An increase in drownings nationwide this year has safety officials urging boaters and swimmers to wear life jackets and take more care in and around water.
Some 205 people have drowned in Canada since January, the Lifesaving Society said Monday. That's 25 more people than the same time period last year.
Quebec has had the largest increase, with 16 more people drowned so far this year, the society said. In British Columbia, the number has gone up by 11, and three more people have drowned in Ontario.
One possible explanation is that more people are swimming due to recent heat waves in Ontario and Quebec, said society spokeswoman Barbara Byers.
"The last two weeks of July and the first week of August are peak times, because most people are taking their holidays and it's the nicest weather," Ms. Byers said.
The most recent death is Andrew Wedzinga, 54. His body was found on Monday afternoon on Ontario's Lake Nipissing. He was not wearing a life jacket when he was involved in a boating accident on Saturday. His wife, who was wearing a life jacket, was rescued.
"Most people who drown in Canada are adult men. They're swimming or they're boating in lakes," said Ms. Byers, explaining that the majority of victims are not wearing life jackets, and about one in four have been drinking alcohol.
There have been many other drowning incidents across the country in the past few days. In a sad irony, this is National Drowning Prevention week.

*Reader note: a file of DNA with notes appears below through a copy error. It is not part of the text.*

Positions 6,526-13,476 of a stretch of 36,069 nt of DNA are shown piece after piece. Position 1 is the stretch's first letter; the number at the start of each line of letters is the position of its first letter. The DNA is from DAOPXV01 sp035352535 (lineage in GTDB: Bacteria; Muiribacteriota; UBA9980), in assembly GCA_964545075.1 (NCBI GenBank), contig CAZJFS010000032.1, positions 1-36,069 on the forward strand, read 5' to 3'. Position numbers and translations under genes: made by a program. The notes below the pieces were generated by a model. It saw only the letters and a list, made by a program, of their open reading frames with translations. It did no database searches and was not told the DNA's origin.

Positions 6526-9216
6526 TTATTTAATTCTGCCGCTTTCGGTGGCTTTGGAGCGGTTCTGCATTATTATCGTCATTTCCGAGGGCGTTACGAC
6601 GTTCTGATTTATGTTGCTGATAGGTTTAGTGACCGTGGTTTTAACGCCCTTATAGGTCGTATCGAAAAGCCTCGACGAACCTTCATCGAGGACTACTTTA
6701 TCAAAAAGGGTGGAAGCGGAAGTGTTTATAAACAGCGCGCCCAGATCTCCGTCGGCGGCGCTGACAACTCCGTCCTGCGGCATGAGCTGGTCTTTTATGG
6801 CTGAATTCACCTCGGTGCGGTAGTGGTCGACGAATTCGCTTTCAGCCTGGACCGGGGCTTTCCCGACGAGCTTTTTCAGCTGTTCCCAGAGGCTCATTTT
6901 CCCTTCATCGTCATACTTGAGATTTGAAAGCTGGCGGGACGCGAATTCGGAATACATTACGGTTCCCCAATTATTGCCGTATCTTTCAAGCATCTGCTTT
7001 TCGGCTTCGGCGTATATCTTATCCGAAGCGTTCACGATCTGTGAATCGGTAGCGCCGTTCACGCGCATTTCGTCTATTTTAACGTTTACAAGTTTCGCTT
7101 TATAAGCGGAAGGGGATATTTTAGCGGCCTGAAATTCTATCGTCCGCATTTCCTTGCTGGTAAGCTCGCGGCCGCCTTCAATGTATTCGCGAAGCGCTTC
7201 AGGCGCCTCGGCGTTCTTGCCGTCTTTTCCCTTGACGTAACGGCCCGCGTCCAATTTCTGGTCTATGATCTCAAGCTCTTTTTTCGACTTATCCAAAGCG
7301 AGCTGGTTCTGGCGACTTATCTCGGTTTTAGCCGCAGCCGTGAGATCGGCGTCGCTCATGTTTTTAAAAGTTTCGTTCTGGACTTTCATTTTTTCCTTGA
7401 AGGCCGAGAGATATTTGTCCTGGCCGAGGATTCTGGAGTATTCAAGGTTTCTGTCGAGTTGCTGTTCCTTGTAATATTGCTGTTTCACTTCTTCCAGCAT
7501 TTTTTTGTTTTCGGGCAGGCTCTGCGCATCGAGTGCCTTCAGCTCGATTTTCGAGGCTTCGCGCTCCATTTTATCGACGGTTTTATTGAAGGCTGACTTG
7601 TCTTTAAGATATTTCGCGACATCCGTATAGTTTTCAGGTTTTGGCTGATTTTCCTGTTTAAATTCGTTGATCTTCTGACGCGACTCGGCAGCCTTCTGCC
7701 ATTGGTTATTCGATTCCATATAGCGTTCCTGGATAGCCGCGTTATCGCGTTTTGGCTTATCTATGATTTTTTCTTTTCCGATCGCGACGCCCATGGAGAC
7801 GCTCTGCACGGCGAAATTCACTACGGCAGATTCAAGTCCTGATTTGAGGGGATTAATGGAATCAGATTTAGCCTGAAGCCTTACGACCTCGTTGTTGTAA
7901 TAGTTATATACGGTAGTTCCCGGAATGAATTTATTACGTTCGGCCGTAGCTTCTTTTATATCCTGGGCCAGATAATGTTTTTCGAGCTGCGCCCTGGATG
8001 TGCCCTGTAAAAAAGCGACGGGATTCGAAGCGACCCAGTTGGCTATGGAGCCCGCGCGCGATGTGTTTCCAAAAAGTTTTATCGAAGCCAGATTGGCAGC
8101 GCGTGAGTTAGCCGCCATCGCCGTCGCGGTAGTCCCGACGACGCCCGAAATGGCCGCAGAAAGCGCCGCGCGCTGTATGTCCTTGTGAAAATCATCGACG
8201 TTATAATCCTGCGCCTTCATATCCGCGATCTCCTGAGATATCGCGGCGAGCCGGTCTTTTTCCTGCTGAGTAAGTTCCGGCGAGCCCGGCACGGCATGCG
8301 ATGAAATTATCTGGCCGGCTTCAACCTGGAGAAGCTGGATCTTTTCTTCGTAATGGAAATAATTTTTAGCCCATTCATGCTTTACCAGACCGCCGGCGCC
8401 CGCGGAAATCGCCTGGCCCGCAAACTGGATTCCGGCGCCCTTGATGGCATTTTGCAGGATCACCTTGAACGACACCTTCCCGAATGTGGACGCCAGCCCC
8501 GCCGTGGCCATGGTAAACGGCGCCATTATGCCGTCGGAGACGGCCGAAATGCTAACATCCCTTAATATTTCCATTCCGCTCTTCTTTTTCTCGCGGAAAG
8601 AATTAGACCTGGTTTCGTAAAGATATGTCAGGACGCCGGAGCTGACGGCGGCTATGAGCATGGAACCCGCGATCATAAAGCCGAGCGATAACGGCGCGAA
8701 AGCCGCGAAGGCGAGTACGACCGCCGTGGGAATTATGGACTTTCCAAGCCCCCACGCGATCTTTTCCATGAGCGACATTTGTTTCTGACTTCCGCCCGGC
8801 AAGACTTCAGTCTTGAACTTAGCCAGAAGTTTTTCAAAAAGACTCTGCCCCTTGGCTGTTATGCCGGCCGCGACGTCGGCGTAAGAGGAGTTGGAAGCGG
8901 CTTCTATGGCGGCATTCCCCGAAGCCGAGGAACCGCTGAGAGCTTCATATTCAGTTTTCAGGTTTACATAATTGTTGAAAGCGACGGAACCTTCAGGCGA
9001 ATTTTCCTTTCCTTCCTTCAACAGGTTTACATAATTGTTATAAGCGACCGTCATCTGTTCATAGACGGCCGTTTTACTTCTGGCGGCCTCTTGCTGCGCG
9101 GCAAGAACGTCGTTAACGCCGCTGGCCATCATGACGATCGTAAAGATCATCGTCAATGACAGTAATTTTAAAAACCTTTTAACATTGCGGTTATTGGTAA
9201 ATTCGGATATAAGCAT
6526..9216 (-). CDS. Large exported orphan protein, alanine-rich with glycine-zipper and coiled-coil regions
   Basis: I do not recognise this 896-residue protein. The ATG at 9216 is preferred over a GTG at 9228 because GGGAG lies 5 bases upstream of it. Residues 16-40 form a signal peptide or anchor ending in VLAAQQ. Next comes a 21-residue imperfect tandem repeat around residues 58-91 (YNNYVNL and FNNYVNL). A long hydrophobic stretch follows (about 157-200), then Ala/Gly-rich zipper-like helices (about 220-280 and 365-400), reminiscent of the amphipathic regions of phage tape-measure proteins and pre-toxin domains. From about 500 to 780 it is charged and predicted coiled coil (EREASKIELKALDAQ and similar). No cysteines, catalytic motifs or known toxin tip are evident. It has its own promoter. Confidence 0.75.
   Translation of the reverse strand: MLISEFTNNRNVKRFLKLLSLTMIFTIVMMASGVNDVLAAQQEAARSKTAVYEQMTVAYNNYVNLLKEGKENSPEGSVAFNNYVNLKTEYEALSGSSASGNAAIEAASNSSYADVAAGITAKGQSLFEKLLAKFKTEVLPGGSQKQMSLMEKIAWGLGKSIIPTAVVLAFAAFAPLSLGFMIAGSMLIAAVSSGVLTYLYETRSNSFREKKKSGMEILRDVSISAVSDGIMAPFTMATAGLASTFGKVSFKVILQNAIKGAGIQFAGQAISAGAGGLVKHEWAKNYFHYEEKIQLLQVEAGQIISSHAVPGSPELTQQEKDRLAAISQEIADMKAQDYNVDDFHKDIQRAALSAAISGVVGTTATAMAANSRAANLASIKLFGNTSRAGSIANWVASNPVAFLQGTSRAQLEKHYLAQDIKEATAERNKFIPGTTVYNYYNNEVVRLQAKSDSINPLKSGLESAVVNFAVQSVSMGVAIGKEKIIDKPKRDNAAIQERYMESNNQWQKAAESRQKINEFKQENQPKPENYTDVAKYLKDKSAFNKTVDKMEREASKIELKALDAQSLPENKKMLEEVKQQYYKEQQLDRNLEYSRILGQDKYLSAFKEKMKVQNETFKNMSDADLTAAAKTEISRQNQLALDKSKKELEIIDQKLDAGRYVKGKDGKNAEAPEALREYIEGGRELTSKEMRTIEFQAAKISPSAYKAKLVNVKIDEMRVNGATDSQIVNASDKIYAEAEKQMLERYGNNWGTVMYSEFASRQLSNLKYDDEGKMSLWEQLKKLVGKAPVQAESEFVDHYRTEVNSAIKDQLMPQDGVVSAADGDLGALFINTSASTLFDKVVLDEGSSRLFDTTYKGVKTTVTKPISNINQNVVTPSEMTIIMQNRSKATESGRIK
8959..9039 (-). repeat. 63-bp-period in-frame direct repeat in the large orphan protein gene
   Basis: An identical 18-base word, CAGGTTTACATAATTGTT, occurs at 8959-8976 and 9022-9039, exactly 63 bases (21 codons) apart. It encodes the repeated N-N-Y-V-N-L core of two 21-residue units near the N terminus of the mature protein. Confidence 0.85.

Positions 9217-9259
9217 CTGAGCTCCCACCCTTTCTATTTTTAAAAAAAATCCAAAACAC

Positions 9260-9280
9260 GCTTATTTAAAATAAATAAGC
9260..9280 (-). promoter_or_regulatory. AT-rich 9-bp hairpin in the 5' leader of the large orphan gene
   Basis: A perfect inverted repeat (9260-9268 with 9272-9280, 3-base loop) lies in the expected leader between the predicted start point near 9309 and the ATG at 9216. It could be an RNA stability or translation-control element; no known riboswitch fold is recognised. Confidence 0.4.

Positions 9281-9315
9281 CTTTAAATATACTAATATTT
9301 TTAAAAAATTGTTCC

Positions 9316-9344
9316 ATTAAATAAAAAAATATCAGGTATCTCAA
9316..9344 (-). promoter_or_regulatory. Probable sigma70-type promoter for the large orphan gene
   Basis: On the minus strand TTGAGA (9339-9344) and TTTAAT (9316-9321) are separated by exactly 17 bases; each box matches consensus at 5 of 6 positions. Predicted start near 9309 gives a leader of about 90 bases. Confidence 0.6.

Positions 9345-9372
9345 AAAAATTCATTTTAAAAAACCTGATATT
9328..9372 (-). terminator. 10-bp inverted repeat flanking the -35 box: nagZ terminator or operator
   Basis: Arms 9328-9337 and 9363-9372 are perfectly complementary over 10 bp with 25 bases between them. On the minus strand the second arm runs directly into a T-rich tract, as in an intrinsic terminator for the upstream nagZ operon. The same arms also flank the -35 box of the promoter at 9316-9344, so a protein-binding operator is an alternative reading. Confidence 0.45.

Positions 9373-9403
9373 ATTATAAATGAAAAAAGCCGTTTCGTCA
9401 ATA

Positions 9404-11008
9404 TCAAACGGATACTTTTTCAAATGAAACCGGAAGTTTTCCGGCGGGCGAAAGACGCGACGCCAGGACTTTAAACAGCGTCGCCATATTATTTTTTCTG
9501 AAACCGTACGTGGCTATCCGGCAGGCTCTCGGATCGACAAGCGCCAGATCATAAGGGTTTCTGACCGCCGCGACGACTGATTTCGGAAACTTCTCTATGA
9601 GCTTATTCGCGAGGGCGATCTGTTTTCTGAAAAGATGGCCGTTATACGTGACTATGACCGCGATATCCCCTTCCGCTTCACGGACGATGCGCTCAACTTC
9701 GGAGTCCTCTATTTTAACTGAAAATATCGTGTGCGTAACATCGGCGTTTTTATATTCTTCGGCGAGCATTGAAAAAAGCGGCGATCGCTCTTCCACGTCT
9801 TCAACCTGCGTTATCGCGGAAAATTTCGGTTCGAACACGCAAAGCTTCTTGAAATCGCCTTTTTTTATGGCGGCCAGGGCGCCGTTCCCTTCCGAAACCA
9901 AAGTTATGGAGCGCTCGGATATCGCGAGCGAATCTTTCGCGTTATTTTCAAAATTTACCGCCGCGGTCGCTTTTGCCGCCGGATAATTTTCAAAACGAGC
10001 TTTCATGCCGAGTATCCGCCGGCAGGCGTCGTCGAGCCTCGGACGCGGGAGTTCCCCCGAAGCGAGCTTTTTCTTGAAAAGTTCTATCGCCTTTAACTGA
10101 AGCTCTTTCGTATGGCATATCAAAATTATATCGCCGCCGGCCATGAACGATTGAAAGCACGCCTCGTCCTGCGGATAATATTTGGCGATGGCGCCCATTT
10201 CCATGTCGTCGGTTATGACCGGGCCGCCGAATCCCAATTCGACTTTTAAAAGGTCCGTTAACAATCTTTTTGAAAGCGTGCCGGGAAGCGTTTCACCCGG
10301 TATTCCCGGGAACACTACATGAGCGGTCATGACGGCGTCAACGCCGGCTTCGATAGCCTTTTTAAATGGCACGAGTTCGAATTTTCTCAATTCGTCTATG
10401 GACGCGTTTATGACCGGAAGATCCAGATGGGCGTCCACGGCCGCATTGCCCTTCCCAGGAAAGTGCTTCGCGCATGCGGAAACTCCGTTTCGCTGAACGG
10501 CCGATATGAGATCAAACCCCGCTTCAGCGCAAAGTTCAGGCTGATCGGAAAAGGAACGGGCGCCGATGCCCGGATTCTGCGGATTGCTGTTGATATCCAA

A two-year-old boy who was found on the shoreline near a waterfront property on Ontario's Balsam Lake died on Sunday.
Two children and an adult drowned off the coast of Newfoundland on Sunday in a boating mishap. On Monday, crews were still searching at sea for a man who was with them.
A 17-year-old international student from China drowned in Squamish, B.C., on Saturday, and a two-year-old girl drowned in a backyard swimming pool in north Toronto on Saturday.
Last week, four-year-old Avery Pringle was swept away and drowned in the Otonabee River near Peterborough, Ont.
Parents should teach their kids to swim, and take precautions for those who have not yet learned, Ms. Byers said.
"Most of these are preventable, they really are, unless you have an underlying medical condition," Ms. Byers said, adding that fences around pools can help prevent toddlers from drowning.
"Put a life-jacket on non-swimmers or toddlers because it's an extra layer of protection."
Ontario Provincial Police Constable Mark Boileau, who is investigating the death of the boy at Balsam Lake, said parents should keep a close eye on their children around water.
"It's just tragic as a police officer and parent, you just have to remind yourself to be more vigilant and watch [kids]closely," he said, suggesting that parents consult the Lifesaving Society and Red Cross websites for water-safety tips.
Meanwhile, police in Oshawa, Ont., are crediting witnesses with helping to save an 11-year-old boy who nearly drowned in Lake Ontario on Sunday.
Police say the witnesses ran to find nearby police officers, who rescued the boy. A doctor and paramedic happened to be nearby to give him medical assistance. He is expected to make a full recovery.